Making The Plate Look Appetizing
My capital criticism of the Electronic music industry in the last five or so years has undoubtedly been the presence of Future Bass music, a scourge of epic proportions that squandered melodic creativity & grew too popular to control, destroying the very point of Dance music by removing the beat – y’know, what you’re supposed to dance to? – & turning down the intensity to unbearable lows. Though there’ve been a handful of underground mixes that’ve appropriately wielded the style & maybe one or two mainstream hits that properly utilized the underwhelming sounds of this genre, it has been almost entirely detrimental to the progress of Electronic music, quickly fading from popularity a little under two years from its inception, making it even shorter a fad than Dubstep ways in the years prior – Well, I’ve just been served a big fat slice of humble pie, ‘cause LOOΠΔ again prove their creative genius by weaving Future Bass ideologies into a compelling Alternative R&B number called “Butterfly,” taking the bubbly reverse-pops of the genre’s snare-hits, the dorky low-end sizzle of its Casiotone synth basses & the brittle resonance of its soaring string-synths to make a mesmerizingly grandiose backdrop upon which the girls sing ever-so-coyly, injecting the breathiness of modern Tumblr-chic Synth Pop & its liberating narrative charms into the mix with delicate vocal melodies you can’t help but adore whether it’s your sort of aesthetic or not; Furthermore, the lyrics of said narrative break from K Pop norms by being a lot more poetic & interpretive than usual, promoting a storyline in which the listener is encouraged to literally spread their wings & fly, giving in to the voice of possibility as they learn to appreciate themselves & break free of the societal bonds that hold them – women, specifically – down, which is then supported further by an accompanying music video that continues to stray from the ‘desirable’ path of K Pop productions by featuring women of all races & creeds – including those of colour & some in hijab – expressing their emotions on-screen in interesting ways, either through dance, fear, crying or solidarity with their fellow-women, all things you almost never find in K Pop videos of the past. I’m not going to attempt to break down the intricacies of gentrification that’ve led to K Pop’s success & even existence as a genre, seeing as it’s been an especially-damaging entity to the African American culture at times, but I’d be remiss if I didn’t acknowledge how important this exact moment is in LOOΠΔ’s career as they’ve positioned themselves with a single song to break through many of the barriers the genre has set up for itself, simultaneously paving the way for the next wave of K Pop Girl Idols likely coming next year to be even more open-minded & progressive in the way they tackle social issues through music, thus deepening the bond between international peoples & aiding Korean women in ways they’ve never been allowed to promote before through K Pop.
Do What You Want, But Just Keep It Funky!
Looking back, I know a lot of my gushing for LOOΠΔ’s X X – EP might seem a little disjointed at times, so let me just try to sum up why I think it’s such a special album worthy of being put on a loop in the background as you enjoy a nice lazy day at home feelin’ good about yourself – The whole K Pop machine has grown immensely in recent years, with each consecutive release pushing the genre-fusion envelope more & more, but as good as the scene’s heavy-hitters may be at dropping elements of R&B, Rock, Electronica & even Latin aesthetics into their tracks, it ends up being nothing more than that; A collection of songs that carry elements of a genre without having any sort of identity of their own. Where LOOΠΔ really grab my attention is in their ability to not just imitate your favourite genres but improve upon them with subtle changes here & there that also fit thematically with the overarching atmosphere of the album itself – To elaborate, songs like the intoxicating “Satellite” sound exactly like a feisty slow jam from the days of TLC, “Curiosity” slows things down with a more late-noughties Selena Gomez sort of femininity & “Colors” pumps the soulfulness up to Kehlani levels of hype reminiscent of Dance Pop jams from only a year ago, yet all three tracks are more than mirror images of their influences because they’ve each been tweaked to appear much more upbeat & flirty than their reference materials, sharing a singular electronic identity that’s equal parts Hip Hop instrumentalism & Wavy Synth Pop, thereby changing the overall aesthetic to one that feels fresh & exciting in comparison to the aging genres they all borrowed from; In a sense, they looked at what all of these genres were missing in their current iterations & applied a thick layer to each of the only appropriate solution: Danceability – Suddenly, the subgenres we’d grown tired of in the last few years all have a new set of legs to run on, with the upbeat rhythms, bright soundscapes & endearingly hopeful narratives of LOOΠΔ’s X X - EP being the jump-start the industry at large needed to start driving in the right direction. Now, I don’t expect LOOΠΔ to become an overnight success capable of toppling Justin Bieber & Demi Lovato from their place atop the mainstream pedestal, but if enough of us just vote with our wallets & support stellar creative ventures such as this, we might be able to save the music industry from total annihilation yet!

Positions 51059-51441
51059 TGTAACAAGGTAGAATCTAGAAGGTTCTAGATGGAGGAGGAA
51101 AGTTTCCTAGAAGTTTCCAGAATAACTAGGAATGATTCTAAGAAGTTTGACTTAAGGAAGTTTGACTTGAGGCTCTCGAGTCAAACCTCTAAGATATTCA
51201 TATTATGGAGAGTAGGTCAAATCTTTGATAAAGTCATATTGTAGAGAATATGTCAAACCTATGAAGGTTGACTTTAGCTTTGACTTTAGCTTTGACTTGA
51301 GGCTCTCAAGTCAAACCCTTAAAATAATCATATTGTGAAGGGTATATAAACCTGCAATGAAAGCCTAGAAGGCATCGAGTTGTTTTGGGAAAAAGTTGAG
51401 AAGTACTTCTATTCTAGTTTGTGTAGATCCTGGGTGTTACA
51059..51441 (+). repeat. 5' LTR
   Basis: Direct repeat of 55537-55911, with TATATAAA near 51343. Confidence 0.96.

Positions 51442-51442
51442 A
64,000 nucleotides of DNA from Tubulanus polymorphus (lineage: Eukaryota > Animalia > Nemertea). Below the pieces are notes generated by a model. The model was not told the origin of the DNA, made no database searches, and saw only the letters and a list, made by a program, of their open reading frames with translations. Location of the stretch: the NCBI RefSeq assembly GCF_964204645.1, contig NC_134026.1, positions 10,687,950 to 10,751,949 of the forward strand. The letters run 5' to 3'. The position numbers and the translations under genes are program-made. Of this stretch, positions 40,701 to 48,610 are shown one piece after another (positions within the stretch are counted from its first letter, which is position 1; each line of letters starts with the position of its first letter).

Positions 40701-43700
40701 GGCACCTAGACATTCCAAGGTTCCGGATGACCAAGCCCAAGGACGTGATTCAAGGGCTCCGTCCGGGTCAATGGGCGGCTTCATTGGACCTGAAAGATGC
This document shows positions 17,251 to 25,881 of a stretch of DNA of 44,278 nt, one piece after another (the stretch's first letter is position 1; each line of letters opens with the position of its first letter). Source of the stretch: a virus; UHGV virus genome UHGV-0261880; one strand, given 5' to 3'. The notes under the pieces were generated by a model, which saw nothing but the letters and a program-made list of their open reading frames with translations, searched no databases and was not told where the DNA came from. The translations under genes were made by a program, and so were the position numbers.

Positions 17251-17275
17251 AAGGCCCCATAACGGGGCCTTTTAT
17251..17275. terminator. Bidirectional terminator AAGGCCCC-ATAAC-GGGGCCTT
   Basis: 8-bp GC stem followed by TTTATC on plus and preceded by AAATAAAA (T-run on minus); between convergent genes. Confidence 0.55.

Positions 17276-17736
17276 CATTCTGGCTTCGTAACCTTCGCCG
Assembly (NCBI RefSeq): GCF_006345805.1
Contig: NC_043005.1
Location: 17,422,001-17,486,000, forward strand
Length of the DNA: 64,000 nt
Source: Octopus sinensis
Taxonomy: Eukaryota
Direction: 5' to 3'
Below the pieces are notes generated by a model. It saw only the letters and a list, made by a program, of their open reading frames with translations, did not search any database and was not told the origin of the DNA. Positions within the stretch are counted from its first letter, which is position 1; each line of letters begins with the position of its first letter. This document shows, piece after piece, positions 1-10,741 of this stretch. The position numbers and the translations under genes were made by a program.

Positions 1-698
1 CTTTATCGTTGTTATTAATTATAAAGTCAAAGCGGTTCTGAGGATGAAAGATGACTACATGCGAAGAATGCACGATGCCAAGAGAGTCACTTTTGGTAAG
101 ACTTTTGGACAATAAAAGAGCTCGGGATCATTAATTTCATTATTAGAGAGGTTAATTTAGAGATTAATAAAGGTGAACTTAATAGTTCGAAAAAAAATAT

Official Music Videos
- 2016 (2016)–present
- Blockberry Creative
- Live Nation
Loona (stylized as LOOΠΔ) is a South Korean girl group formed by Blockberry Creative. Its twelve members were revealed in a periodic fashion, corresponding to their Korean name Idarui Sonyeo (이달의 소녀), which translates to "Girl of the Month".